groundwater

Deep Water in Deep Trouble: Can We Save California’s Drying Aquifers?

It may not be a true meteorological “March Miracle,” but it’s close enough for government work, as government workers are wont to say.  The series of storms that have battered California in recent weeks have pumped up the snowpack in the Sierra and swelled streams at lower elevations. And it looks like we could be in for a last wet gasp from the Pacific, with a fairly robust front poised to dump rain and snow mid-week. For a state that still teeters on drought despite last year’s extraordinarily wet rainy season, that’s good news.

A Deep Dive Into California’s Recurring Drought Problem

Feel it yet? That dire sense of déjà vu? It probably depends on your livelihood or interests. If you’re a Bay Area boulevardier or the type once described in singles ads as a lover of long walks on the beach, you’re no doubt delighted by the unceasing blue skies and unseasonably pleasant temperatures. But it’s another matter if you’re a farmer, salmon fisherman, water agency manager, skier or whitewater kayaker. Your income—or at least, your sense of well-being— is directly determined by what falls from the sky.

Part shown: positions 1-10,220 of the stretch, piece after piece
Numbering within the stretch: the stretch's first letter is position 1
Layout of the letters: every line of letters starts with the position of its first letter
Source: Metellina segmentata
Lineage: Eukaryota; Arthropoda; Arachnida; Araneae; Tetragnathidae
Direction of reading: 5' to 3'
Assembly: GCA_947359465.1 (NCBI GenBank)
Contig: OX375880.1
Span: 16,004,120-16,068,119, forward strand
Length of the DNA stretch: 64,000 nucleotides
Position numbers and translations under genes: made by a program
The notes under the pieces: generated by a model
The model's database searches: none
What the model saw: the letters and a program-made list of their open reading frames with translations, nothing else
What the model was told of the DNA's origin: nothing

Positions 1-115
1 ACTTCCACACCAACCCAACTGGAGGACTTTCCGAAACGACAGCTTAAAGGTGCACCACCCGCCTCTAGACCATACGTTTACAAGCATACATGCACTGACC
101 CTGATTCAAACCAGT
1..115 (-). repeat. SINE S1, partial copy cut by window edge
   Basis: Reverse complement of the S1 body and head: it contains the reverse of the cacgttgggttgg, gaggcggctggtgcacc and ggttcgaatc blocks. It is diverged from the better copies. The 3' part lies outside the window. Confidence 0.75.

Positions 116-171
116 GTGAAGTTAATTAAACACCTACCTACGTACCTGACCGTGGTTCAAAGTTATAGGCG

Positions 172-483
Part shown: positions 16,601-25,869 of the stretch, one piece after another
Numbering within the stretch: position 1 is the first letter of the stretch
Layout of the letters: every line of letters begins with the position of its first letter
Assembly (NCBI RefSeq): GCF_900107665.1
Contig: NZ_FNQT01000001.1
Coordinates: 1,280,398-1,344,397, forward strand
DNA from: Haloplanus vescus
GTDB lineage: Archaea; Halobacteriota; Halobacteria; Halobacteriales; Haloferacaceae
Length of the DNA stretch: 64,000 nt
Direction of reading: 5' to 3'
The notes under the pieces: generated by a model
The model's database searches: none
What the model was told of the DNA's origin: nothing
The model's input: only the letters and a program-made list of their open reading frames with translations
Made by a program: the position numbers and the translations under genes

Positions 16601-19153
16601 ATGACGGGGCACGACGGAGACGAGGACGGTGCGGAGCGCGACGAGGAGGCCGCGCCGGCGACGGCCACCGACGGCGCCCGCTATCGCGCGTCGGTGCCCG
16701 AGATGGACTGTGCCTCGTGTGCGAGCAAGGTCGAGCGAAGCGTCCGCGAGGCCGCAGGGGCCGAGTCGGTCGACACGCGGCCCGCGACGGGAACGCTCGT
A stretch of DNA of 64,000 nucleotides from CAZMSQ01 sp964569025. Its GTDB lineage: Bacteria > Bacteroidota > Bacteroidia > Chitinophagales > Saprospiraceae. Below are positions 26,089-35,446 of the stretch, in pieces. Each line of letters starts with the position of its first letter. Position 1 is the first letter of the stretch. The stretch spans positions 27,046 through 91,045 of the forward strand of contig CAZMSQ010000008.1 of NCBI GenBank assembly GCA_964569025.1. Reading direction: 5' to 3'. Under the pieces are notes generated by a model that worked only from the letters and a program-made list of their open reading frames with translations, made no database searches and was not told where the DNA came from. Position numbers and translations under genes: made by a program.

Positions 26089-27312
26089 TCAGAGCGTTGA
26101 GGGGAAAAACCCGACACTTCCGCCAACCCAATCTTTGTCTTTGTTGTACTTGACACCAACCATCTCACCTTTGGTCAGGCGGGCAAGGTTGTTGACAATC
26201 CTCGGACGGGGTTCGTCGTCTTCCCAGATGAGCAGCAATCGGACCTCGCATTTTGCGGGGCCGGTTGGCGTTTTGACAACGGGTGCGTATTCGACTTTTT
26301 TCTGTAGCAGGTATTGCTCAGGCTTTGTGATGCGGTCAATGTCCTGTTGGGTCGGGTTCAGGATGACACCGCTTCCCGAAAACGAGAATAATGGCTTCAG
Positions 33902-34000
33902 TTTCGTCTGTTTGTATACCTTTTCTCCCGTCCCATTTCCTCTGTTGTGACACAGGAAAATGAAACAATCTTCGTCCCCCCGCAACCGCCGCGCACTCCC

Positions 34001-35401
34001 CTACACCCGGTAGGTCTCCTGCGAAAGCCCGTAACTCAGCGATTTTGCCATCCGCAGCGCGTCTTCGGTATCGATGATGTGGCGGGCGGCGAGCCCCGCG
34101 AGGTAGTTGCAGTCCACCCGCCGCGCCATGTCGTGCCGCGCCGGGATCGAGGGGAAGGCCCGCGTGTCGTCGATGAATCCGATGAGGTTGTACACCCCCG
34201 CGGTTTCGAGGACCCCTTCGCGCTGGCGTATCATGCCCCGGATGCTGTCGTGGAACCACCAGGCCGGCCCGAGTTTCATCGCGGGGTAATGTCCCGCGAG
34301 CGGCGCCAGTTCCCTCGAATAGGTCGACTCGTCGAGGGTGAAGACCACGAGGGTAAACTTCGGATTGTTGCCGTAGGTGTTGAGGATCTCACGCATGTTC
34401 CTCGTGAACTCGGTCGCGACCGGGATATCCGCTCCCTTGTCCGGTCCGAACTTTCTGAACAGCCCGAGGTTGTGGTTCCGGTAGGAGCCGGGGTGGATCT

All’s Well That Tends Wells? New State Law To Control Sucking Up of Water

The drought gets a lot of undeserved blame for California’s water crisis. Naturally, four dry years have exacerbated the problem, but the real culprit is the state’s Gold Rush–era water law, which has allowed landowners to sink wells that suck ever deeper and drier— unfettered by any accountability to their neighbors, their region, or the state. Historically low groundwater levels have resulted, spawning all kinds of Wild West drama. The Central Valley is sinking! A thousand Tulare County wells go dry!

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